07.16.08 PAUL STANLEY'S ROCKIN' ART
After all, one of the most visited art museums in the world is home to many famous works, like Leonardo Da Vinci's "Mona Lisa," something an artist like Stanley likely would appreciate seeing in person.
But Stanley isn't just another artist. He's probably better known for being able to rock and roll all night and party every day as the flamboyant frontman for the legendary rock band KISS.
And despite the fact that KISS completed its most successful tour of Europe ever in the band's long history - playing 29 concerts in seven weeks that concluded in late June - it's Stanley's artwork that takes center stage once he puts down his guitar.
Local KISS fans, as well as art aficionados, will get a chance to view some of that artwork when Stanley makes two special appearances at the Wentworth Gallery in King of Prussia Mall Friday, July 25, from 7 to 9 p.m. and Saturday, July 26, from 5 to 8 p.m.
"I look forward to painting," said Stanley in a telephone interview from Paris a few weeks before KISS wrapped up the European tour. "It's something that I take a certain amount of . . . oh, I don't know . . . there is a calming factor to know that at the end of this tour, I get to go into a room by myself and create from another part of my brain."
After reigning for more than 30 years as one of the most recognizable frontmen in the history of rock and roll, Stanley has embarked on a new career as a painter and has had some considerable initial success selling more than $2 million of his artwork in 2007. His King of Prussia appearance is part of an exhibition of his works touring the U.S. with the Wentworth Galleries.
"There are certainly going to be people who come (to the galleries) because of a connection that is first, and more primary for some, for what you're best known for. You're bound to have that," said Stanley. "I tend to say that my notoriety gets my foot in the door . . . but then you're free to slam the door on my foot.
"But at the end of the day, having spoken to enough of the galleries and their owners, there is a good amount of people initially who are drawn to the work without knowing who did it."
Stanley said that painting has been a road to self-discovery for him and that he initially didn't paint with the idea of showing his work to anybody.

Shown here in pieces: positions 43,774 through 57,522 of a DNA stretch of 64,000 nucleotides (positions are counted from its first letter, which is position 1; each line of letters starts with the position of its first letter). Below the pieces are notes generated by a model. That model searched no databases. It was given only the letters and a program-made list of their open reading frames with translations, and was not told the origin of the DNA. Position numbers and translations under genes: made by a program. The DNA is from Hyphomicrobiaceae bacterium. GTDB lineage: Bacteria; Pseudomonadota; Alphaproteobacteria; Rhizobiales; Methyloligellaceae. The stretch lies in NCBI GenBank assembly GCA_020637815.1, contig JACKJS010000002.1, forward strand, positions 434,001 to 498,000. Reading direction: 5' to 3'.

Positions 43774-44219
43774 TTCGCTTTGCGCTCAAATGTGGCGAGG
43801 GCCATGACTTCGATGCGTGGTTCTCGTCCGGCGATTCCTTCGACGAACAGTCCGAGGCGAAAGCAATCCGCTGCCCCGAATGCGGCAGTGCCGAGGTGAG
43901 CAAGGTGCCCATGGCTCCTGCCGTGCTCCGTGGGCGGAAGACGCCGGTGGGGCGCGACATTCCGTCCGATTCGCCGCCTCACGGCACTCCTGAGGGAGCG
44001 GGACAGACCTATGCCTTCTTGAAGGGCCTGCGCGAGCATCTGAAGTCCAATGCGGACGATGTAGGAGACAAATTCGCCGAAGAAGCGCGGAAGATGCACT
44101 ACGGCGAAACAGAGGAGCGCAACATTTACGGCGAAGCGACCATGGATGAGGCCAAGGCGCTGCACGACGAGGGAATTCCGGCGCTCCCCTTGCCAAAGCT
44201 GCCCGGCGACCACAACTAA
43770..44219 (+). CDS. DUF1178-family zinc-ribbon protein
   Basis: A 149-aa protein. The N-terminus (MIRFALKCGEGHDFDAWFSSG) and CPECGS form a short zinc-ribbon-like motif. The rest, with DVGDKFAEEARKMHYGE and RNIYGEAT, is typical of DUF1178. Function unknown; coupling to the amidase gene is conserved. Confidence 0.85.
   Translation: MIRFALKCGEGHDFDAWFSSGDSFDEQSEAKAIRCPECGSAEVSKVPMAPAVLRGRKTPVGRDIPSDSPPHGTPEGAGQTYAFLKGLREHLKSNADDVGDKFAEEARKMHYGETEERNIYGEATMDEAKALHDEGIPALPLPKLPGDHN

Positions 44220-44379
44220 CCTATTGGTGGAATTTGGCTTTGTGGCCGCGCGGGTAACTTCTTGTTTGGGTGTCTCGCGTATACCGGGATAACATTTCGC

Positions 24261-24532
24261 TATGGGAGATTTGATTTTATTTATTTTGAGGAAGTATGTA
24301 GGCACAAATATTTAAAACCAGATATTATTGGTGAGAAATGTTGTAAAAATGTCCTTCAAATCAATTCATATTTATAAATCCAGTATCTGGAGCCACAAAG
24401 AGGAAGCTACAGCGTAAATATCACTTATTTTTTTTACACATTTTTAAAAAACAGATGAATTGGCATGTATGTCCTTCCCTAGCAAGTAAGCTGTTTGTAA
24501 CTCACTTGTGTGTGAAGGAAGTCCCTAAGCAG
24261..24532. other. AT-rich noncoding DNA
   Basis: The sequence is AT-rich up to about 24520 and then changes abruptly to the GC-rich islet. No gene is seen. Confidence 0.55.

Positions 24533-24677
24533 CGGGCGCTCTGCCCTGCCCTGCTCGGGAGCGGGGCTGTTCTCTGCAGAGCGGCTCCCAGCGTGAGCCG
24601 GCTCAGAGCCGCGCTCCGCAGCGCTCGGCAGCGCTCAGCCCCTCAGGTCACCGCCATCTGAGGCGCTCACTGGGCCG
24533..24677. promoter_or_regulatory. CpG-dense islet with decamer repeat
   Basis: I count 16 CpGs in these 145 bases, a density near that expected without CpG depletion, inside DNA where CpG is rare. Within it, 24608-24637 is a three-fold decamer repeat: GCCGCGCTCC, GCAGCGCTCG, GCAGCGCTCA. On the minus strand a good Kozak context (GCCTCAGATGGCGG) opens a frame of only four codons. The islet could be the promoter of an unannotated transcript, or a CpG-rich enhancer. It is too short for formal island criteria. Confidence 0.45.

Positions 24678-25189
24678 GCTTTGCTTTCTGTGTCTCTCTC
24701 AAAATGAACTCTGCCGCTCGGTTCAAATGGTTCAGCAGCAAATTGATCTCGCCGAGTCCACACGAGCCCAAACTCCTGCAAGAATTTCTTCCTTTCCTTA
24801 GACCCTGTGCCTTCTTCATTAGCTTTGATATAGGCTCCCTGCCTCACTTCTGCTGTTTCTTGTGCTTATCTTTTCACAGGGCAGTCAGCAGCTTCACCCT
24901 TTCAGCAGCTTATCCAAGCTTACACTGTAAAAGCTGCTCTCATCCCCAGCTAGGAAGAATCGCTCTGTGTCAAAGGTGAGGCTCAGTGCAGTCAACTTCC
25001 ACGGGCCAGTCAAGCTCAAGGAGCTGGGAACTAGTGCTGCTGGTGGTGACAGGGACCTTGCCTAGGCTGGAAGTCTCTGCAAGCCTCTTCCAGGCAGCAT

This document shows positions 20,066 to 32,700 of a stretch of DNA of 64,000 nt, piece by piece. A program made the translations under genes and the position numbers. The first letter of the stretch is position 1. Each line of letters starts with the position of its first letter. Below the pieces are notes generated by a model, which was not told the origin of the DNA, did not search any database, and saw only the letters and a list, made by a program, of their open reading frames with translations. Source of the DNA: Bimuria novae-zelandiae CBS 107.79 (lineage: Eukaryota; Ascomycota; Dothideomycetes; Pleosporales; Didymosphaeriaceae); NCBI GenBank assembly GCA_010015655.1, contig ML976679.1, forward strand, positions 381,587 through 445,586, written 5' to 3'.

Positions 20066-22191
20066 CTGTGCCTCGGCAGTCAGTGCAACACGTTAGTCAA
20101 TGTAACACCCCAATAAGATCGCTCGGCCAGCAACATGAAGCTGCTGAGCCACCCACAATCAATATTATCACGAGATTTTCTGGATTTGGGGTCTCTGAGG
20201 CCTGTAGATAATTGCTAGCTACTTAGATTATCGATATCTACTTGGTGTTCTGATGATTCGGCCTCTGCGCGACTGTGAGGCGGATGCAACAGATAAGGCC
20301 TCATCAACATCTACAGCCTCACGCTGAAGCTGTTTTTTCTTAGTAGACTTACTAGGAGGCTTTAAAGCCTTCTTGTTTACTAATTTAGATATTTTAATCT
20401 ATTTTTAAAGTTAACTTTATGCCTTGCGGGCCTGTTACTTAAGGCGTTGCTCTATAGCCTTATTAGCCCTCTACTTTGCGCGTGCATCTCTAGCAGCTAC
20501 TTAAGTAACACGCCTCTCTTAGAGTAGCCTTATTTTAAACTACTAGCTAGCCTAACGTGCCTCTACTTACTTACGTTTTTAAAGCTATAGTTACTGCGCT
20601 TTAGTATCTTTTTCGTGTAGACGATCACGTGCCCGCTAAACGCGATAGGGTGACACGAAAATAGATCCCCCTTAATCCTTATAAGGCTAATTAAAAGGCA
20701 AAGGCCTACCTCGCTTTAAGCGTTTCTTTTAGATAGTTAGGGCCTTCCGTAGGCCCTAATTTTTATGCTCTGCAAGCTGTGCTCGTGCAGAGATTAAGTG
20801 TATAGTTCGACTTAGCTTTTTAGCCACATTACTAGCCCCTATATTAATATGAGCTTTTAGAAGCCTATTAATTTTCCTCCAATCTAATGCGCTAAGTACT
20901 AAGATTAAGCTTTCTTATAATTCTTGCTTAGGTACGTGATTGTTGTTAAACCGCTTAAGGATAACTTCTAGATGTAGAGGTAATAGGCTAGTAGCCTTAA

"The first piece that I hung in my house I found very surprising that people were drawn to it," he said. "They would ask me who did and where it was from. But I hung it because I was very pleased with it and the bonus was that it was moving other people.
"When it became obvious that there was a demand for my work, I absolutely had to make sure that the business aspect was taken care of. But business is only necessitated by success. I don't do things initially for the business of it. The business is something that is both a necessary evil and a terrific reward."
His art at this point is very much unscripted, Stanley said. He doesn't do preliminary sketches nor does he sketch on the canvas. He prefers to work "in a stream of consciousness and that way, the piece is as revealing for me as it might be for someone else."
"For me, the beauty of abstract art is that it's really ultimately about what someone finds in it and that goes for me, too," he said. "I can certainly, when asked at a gallery, explain my reality of the piece, but I will then tell someone that ultimately what's more important is their reality of the piece."
This isn't the rocker's first venture outside the KISS perimeters. Stanley also has achieved success and rave reviews on the stage performing for six months in 1999 to standing-room-only crowds as The Phantom in the Toronto stage version of "Phantom of the Opera."
But now that KISS has successfully toured Europe, it's all about the painting.
"To do a gallery show and be surrounded by works that I created that have been met with such acceptance is very gratifying," said Stanley. "I'm blessed in that I have been able to take the intangible and make something tangible out of it, whether it's rock music or theater or fine arts."
He calls it a "road of discovery we all get to go on together."
"Painting is a very solitary and very intimate experience," he said. "Ultimately, it's shared, but the process isn't, so it's tremendously and deeply enjoyable because it's very profound for me.
"I've never done anything except to please myself, whether it's doing theater or doing KISS or doing painting at this point," said Stanley. "They are things I do very much for personal fulfillment and the icing on the cake is the accolades and pleasure that others get from it."
There also is a VIP reception with Stanley planned for Saturday, July 26, from 4 to 5 p.m. For details on that event, call 610-337-8988 or 1-800-732-6140.
For more information on Stanley or to view his artwork, go to www.paulstanley.com. For information on Wentworth Gallery, go to www.wentworthgallery.com.